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City Council approves $25M settlement for 2 men wrongfully convicted in shooting death of basketball standout

City Council to vote on $25 million wrongful conviction settlement
City Council to vote on $25 million wrongful conviction settlement 01:39

CHICAGO (CBS) -- The City Council on Thursday gave final approval to a $25 million settlement for two men who served a combined 36 years in prison for a murder they didn't commit.

In the 1993 murder case of IIT basketball star Marshall Morgan, two people were initially put away. Tyrone Hood was incarcerated for 22 years after his DNA was found inside Morgan's car.

Tyrone Hood and his family (Supplied to CBS)

After that sentence, Wayne Washington pled to a 14-year sentence.

They were later fully exonerated.

"When they overturned this conviction and said I wasn't guilty of this crime, that felt like a major accomplishment," Washington said.

Washington said he was beaten into a confession by Chicago police detectives. And now the city is poised to write massive checks for the two wrongful convictions.

The Finance Committee on Monday approved settling Hood's and Washington's wrongful conviction lawsuits for a combined $25 million. The full City Council signed off on Thursday.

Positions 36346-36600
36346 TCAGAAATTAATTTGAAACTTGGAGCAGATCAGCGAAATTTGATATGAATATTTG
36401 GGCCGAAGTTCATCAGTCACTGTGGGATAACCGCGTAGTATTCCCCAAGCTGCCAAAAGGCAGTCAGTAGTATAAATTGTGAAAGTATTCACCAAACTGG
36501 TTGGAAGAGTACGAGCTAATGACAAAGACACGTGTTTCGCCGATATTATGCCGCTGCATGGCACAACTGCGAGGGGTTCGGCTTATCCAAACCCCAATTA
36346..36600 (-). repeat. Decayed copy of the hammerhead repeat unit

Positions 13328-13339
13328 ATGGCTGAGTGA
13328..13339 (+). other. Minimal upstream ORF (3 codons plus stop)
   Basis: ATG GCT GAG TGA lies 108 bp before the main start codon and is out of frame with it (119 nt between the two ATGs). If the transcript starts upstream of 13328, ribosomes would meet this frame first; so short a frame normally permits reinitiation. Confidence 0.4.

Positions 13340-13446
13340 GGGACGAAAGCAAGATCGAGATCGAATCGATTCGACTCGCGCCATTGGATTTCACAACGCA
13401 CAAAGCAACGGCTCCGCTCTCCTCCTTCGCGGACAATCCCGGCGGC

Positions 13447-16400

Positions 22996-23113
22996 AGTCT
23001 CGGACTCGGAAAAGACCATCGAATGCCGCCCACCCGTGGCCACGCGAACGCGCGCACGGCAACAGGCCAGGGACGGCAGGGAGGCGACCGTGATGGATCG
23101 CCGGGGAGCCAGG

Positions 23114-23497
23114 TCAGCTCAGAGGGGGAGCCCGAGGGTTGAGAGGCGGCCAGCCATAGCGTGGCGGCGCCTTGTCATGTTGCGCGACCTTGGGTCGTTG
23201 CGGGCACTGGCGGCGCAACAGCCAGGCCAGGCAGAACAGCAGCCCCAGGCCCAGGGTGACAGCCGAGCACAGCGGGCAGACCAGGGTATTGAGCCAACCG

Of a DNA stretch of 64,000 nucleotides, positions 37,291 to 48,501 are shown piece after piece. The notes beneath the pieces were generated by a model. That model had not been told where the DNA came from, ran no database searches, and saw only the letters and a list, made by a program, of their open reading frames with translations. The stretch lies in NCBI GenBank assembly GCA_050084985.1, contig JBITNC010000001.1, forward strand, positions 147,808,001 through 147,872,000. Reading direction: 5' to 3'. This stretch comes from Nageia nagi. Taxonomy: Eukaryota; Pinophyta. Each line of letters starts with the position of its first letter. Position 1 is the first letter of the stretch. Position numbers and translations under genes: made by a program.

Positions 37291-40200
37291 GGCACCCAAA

Wayne Washington.jpg
Wayne Washington CBS

Tyrone Hood will receive $17.5 million, and Wayne Washington will get $7.5 million. Aldermen have said the $25 million total would be a top-five all-time city settlement.

"In this instance, it's so much higher than the average that we've established for a year of improper incarcerations, which is around a quarter million dollars. This is about a million dollars a year," said Ald. Brian Hopkins (2nd).

The city would be on the line for $20 million, and its insurance company would be responsible for the other $5 million.

"We're spending now millions of tax dollars on bad behavior," said Ald. Jeanette Taylor (20th).

And millions more likely coming down the legal pipeline for officers involved in cases like this. One officer in this case got the attention of Ald. Emma Mitts (37th).

"Excluding these two, there are 10 other reverse conviction cases pending against former Detective Beaudreux," said Chicago City Attorney Jessica Felker. 

"To target young Black folks and beat them and coerce them into crimes that they didn't commit, that's what I don't like about it," Mitts said.

The officer named in that exchange in the City Council is no longer on the force.

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